Canada: Indemnities, Insurance And Compensation For An Independent Review Committee

Last Updated: July 5 2006
Most Read Contributor in Canada, September 2016

Managers of investment funds will have to address concerns relating to the personal liability of IRC members if they hope to attract and retain the most qualified individuals for their IRC. In addition to understanding the scope of their potential liability for breach of the standard of care mandated by NI 81-107, IRC members will want to understand the indemnification and insurance coverage available to them. Another "necessary evil" will be the compensation of the IRC members. We expect that NI 81-107 will be released as a final rule later this summer – this Practice Bulletin assumes that the final version of NI 81-107 will be substantially the same as the last version published for comment.

Indemnities: Even the most diligent IRC member, who by any objective standard has appropriately discharged his or her standard of care in respect of a particular matter, will be concerned about being sued. Litigants typically name everyone remotely connected to a matter in dispute in the hopes of recovery from someone. Even an IRC member with an ironclad defence to a claim may well incur significant legal expenses defending the action. IRC members will be concerned about this exposure and may want the right to retain separate counsel if their defences differ from those of the manager and the other defendants.

This brings us to the issue of indemnities. An investment fund and a manager may indemnify an IRC member, a former IRC member and his or her legal representatives only where the following indemnification standard is met:

  1. the member acted honestly and in good faith, with a view to the best interests of the investment fund; and
  2. in the case of a criminal or administrative action or proceeding that is enforced by a monetary penalty, the member had reasonable grounds for believing that his or her conduct was lawful.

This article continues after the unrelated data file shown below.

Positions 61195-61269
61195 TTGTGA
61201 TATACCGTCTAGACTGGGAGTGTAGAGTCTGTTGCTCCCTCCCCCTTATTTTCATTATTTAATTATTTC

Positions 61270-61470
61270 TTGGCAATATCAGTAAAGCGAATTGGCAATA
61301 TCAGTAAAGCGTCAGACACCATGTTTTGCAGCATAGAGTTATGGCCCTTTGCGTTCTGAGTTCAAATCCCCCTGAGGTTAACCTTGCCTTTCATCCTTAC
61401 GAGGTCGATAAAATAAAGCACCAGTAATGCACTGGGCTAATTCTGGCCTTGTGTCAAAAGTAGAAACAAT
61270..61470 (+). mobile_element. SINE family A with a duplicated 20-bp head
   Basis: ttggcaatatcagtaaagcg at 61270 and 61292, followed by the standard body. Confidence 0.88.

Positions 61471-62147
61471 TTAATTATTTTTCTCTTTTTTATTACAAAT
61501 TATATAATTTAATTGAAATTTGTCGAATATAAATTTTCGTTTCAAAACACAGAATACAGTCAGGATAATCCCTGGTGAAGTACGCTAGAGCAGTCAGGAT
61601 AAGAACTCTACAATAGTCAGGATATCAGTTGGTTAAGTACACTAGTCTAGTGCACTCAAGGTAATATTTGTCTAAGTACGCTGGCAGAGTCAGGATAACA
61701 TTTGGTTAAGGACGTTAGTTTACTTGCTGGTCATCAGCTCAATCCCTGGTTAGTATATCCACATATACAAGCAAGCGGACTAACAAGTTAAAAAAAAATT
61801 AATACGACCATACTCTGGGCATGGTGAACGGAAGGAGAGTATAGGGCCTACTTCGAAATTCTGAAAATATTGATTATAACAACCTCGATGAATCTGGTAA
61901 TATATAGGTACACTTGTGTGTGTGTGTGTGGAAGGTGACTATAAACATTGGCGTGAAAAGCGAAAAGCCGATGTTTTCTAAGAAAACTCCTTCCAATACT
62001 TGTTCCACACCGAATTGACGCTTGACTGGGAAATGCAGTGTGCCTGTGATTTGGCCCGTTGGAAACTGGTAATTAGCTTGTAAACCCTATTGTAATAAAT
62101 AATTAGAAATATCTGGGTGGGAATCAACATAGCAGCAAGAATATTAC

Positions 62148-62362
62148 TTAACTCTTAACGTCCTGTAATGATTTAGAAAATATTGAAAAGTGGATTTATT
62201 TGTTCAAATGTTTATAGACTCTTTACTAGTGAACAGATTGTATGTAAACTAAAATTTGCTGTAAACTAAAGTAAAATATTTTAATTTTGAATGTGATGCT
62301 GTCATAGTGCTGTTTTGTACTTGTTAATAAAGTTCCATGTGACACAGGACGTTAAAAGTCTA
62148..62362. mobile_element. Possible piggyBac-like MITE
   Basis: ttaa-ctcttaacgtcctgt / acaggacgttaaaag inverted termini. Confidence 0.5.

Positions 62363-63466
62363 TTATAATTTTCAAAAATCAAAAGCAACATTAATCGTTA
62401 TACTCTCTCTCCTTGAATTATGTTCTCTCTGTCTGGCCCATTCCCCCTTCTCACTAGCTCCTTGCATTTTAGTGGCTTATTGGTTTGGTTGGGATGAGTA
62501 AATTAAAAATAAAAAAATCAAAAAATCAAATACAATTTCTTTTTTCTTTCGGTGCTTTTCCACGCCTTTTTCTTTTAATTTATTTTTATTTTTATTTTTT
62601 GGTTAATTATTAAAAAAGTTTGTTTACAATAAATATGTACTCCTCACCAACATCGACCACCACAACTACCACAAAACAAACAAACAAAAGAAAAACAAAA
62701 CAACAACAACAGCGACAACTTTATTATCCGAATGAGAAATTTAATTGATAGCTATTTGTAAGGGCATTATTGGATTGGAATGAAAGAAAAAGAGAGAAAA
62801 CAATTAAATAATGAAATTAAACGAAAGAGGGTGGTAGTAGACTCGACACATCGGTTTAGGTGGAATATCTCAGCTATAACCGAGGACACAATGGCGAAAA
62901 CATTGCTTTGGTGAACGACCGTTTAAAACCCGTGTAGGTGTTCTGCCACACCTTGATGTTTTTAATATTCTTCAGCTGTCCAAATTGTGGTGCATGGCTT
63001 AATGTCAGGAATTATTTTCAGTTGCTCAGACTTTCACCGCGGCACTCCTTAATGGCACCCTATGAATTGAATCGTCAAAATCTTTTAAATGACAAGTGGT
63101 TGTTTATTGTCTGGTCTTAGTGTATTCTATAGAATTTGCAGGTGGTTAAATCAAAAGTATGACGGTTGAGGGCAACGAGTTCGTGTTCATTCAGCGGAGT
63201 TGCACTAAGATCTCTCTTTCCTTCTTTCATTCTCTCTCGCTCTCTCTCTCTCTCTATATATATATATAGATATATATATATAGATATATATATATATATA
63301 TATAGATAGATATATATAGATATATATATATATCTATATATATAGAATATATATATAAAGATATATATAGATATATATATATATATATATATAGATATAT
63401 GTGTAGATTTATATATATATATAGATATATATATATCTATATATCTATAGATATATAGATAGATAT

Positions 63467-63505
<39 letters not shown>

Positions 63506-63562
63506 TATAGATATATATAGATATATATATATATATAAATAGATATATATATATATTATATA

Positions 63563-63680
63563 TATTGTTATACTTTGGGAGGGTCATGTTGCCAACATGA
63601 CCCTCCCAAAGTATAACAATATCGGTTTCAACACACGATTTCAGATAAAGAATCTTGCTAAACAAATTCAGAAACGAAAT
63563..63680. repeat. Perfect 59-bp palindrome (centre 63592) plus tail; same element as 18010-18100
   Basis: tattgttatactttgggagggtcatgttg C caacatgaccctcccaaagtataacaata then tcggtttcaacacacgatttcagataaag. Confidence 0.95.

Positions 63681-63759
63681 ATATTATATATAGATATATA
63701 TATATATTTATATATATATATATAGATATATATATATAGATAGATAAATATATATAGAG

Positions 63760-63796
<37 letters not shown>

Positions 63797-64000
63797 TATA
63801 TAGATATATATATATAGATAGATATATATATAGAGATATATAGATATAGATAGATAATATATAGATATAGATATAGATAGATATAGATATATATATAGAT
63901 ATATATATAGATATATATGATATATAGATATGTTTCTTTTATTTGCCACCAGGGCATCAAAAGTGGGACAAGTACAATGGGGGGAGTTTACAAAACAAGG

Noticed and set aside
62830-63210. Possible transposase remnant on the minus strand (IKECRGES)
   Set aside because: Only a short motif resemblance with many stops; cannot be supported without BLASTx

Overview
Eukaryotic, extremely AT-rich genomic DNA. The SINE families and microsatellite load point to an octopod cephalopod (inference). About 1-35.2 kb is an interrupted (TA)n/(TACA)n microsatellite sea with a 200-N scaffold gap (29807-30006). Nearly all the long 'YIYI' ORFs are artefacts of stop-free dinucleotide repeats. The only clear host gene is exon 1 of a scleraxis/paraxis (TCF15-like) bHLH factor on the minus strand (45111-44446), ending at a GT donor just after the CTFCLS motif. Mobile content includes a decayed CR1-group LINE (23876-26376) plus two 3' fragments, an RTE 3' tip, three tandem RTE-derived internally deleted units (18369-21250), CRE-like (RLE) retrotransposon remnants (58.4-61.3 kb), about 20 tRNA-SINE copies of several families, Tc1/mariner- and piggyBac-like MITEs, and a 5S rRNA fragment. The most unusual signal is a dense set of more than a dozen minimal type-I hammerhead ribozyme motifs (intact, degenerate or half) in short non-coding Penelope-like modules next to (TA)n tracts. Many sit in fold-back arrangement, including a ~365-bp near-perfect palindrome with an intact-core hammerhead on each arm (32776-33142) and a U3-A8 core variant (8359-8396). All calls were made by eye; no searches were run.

NI 81-107’s indemnification standard restricts the ability of a fund and the manager to indemnify an IRC member and is generally consistent with other regulatory provisions relating to investment funds such as section 4.4 of NI 81-102. It is worth noting, however, that clause (b) above introduces an additional element not found in the IRC’s standard of care in NI 81-107 nor in section 4.4 of NI 81-102 that may make it more difficult for an IRC member to claim a right to indemnification in certain instances. Applying NI 81-107’s indemnification standard to the indemnities from both an investment fund and its manager will have interesting ramifications, including in some cases the scaling back of existing indemnities. We are aware of indemnities given by fund managers or their parent companies to members of bodies similar to an IRC that are considerably broader than the indemnity a manager is permitted to give under NI 81-107. Imposing the NI 81-107 indemnification standard on the manager’s indemnity also has an important impact on insurance – leaving more of a gap to be covered by insurance that will likely drive up the cost of insurance.

Questions to consider are: Is it appropriate to provide the two indemnities? Can another entity in the manager’s corporate group provide an indemnity and, if so, must NI 81-107’s indemnification standard apply to limit its scope? What is the appropriate limit to each indemnity, if any? The CSA’s commentary notes that any indemnities given should be on "reasonable commercial terms" – What will this mean in practice? How do multiple indemnities dovetail so that someone knows who pays what and when? How does the provision of indemnities fit with insurance coverage? How would a claim under the indemnity given by a fund impact the fund’s NAV?

We expect indemnities will cover the full range of costs and expenses permitted by NI 81-107, including advances. Coverage for advances will be important to an IRC member as any type of civil, criminal or regulatory proceeding can extend over a long period of time and the IRC member will want to ensure his or her expenses are being met along the way. If in the end the IRC member is found not to have met NI 81-107’s indemnification standard he or she will be required to repay the advance.